Classic Crimesby William Roughead, Edward Gorey (Introduction)
Dorothy Sayers called William Roughead the best showman who ever stood before the door of the chamber of horrors, and his true crime stories, written for the most part in the early part of the last century, are indeed among the glories of the genre. Displaying a meticulous command of evidence and unerring dramatic flair, Roughead employs a brilliantly restrained, coolly ironic style to bring to life some of the most notorious crimes and extraordinary trials of eighteenth- and nineteenth-century England and Scotland. And wonderfully engrossing as they are, these accounts of premeditated mayhem and miscarried justice also cast an exact and powerful light on the evil that human beings, and human institutions, find it both pleasant to contemplate, and all too easy to do.ABOUT THE AUTHOR:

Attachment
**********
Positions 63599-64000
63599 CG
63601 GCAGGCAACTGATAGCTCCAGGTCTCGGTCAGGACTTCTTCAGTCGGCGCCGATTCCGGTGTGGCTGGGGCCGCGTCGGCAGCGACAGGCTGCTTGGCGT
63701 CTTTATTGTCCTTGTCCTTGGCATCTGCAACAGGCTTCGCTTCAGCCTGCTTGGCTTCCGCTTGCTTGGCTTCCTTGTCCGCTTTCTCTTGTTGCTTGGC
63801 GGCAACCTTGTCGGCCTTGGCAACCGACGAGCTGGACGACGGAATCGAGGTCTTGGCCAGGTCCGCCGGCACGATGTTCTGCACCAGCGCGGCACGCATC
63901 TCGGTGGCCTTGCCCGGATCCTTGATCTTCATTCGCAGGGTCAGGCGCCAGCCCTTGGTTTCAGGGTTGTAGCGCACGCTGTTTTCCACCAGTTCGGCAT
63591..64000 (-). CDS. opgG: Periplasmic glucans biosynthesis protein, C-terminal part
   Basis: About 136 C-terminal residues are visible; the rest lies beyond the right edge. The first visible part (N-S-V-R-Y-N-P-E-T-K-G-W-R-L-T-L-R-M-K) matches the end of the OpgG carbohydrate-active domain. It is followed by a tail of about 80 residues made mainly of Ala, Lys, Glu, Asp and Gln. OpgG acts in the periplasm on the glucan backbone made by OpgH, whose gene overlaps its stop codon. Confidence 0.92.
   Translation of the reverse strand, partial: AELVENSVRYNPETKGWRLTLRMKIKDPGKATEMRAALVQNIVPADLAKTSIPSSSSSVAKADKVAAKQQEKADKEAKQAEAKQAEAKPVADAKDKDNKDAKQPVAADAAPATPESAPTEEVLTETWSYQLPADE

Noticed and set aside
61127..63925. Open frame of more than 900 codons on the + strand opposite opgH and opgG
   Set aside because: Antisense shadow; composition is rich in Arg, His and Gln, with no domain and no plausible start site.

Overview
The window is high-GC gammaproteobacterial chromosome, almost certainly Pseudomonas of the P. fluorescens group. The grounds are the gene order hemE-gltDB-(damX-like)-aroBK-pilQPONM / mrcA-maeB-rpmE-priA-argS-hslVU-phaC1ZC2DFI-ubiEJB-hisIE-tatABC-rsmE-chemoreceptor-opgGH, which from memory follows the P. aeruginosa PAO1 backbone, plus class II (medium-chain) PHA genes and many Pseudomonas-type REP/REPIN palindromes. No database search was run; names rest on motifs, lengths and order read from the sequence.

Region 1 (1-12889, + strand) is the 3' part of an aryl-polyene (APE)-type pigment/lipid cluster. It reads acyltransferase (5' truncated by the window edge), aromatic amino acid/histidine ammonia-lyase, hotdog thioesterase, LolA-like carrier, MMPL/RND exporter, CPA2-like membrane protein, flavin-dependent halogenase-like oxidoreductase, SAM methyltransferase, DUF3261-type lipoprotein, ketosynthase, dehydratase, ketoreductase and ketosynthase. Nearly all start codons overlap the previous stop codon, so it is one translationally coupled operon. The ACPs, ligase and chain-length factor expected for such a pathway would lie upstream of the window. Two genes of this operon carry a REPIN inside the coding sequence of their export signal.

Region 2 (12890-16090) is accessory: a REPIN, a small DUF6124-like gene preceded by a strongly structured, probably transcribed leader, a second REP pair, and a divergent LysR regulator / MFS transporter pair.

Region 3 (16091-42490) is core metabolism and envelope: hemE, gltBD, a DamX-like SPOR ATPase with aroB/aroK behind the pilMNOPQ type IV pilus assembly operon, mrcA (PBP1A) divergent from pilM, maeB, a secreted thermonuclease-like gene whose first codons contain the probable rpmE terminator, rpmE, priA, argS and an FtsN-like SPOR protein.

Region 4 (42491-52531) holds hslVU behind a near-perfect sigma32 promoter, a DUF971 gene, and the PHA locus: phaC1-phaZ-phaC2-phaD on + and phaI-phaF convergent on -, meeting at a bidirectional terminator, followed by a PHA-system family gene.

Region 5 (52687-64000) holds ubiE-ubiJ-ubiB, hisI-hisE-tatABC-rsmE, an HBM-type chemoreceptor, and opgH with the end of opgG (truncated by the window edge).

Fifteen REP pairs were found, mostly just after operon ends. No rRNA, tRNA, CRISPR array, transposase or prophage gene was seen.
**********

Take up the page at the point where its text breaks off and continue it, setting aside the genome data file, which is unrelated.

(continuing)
William Roughead (1870-1952) was born in Edinburgh, where he studied law and became an expert on criminology. Between 1889 and 1949 he attended every murder trial of significance held in the High Court of Justiciary in Edinburgh, publishing his accounts of them in a series of bestselling books. He held the legal title of Writer to His Majesty's Signet and was an editor of the Notable British Trials Series.
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